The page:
Drip Irrigation and the Food Supply

by GuestPoster on February 15, 2011

Having adequate food sources is often one of the top priorities of a nation. People are generally content when they have access to food and shelter and it is not uncommon for nations lacking in these two basic supplies to experience riots and other public demonstrations of objection. Food shortages were directly linked to uprisings in colonial towns and were often the determining factor of success when conducting a siege. However, directly linked to being able to provide an adequate food supply is the ability to sufficiently water crops and optimize growth of needed crops.

During times of war and exploration it is common to deal with food shortages and they are somewhat expected under such circumstances. In contrast though, drought is another factor which can cause crop failure and this does not usually have the backing of patriotism or valor to sustain people who are facing food shortages. In areas which experience dry desert like conditions each year, drip irrigation is considered one of the best irrigation methods to use for garden areas and crops which do not require plowing or heavy machinery.

The most common crop which is suited to drip irrigation methods is fields of fruit trees. Since it often takes years for fruit trees to become established and begin producing higher volumes of produce, farmers are often careful to monitor their growth and placement in great detail. Once fruit trees are planted the area surrounding their root systems is predictable and stationary, so the piping used in drip irrigation systems can be installed with little disturbance. This would not work with field crops such as wheat or barley since the dirt in these areas needs to be furrowed and turned regularly each season and often requires the use of heavy machinery that would destroy drip irrigation networks.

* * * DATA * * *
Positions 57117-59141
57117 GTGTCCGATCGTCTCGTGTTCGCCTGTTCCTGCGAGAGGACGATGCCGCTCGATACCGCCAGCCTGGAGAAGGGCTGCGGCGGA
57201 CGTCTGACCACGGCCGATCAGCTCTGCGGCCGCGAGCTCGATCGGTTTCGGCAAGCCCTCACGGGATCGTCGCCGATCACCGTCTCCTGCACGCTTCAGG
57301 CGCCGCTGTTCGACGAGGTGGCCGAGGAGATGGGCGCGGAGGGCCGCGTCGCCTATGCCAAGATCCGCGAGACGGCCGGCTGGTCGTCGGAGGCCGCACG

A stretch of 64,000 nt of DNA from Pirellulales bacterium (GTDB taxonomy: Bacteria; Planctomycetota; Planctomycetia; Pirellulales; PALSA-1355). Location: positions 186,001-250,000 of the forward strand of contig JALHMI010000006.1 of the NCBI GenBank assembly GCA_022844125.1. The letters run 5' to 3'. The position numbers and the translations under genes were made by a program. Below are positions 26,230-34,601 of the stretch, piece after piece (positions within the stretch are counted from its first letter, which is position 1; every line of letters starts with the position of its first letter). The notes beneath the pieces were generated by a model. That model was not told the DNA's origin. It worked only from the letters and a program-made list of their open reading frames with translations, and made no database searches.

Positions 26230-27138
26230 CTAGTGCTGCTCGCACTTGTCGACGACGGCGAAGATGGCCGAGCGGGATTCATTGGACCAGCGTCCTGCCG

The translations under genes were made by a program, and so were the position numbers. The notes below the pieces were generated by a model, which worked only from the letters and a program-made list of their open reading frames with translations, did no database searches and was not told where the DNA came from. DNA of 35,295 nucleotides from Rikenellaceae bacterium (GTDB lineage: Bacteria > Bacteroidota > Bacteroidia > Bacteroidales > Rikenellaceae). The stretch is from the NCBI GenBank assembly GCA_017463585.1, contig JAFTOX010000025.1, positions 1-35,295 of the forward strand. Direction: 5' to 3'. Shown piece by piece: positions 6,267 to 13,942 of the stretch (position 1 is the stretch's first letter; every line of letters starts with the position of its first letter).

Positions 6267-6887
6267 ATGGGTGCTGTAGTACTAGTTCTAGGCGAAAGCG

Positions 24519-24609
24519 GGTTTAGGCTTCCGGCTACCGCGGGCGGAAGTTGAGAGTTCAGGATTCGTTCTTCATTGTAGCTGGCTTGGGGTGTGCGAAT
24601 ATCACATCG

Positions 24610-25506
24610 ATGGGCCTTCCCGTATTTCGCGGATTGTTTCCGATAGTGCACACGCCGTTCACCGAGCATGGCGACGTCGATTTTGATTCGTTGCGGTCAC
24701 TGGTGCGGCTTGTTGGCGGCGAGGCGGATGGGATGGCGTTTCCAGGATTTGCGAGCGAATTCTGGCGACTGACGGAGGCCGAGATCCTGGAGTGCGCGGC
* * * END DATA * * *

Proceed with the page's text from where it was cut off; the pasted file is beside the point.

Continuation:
These systems are also ideal for garden areas. For many gardeners, the idea of spending hours bent over pulling weeds is deplorable since it often results in sore muscles and joints. When a garden drip irrigation system is used, the hoses can be arranged along specific pathways which prevents other areas from being watered. Without the water, these other areas require much less weeding and can greatly reduce the time spent in upkeep for a garden area. Traditionally, the drip lines in a fruit orchard are a soft permeable sponge material which allows the water to seep out slowly over very specific areas. These soft line systems are often installed in a more permanent manner and are almost never disturbed unless a repair to a line is made. With a garden though, it is necessary to till the soil once or twice a year which makes soft lines impractical.

Instead, PVC pipe is often used with joint attachments that can be taken on and off as the furrows are dug each year. This would be too complicated of a procedure for a larger field of crops, but on a small scale, proves little hassle. Some of the benefits of a drip line irrigation system are water conservation and very localized watering. As a farmer, having an adequate water supply is essential and great care is often taken to make sure each plant is receiving sufficient amounts for growth. Being able to install the systems directly over the root systems of the plants is the best way to assure this.

Plus, since the drip irrigation uses slow seepage of water techniques, there is little runoff and even less evaporation, yet over time, the moisture is able to rich the needed depth of the root systems. As can be seen, adequate watering is just as an important consideration for food resources as the actual plants and soil which benefit from its presence.

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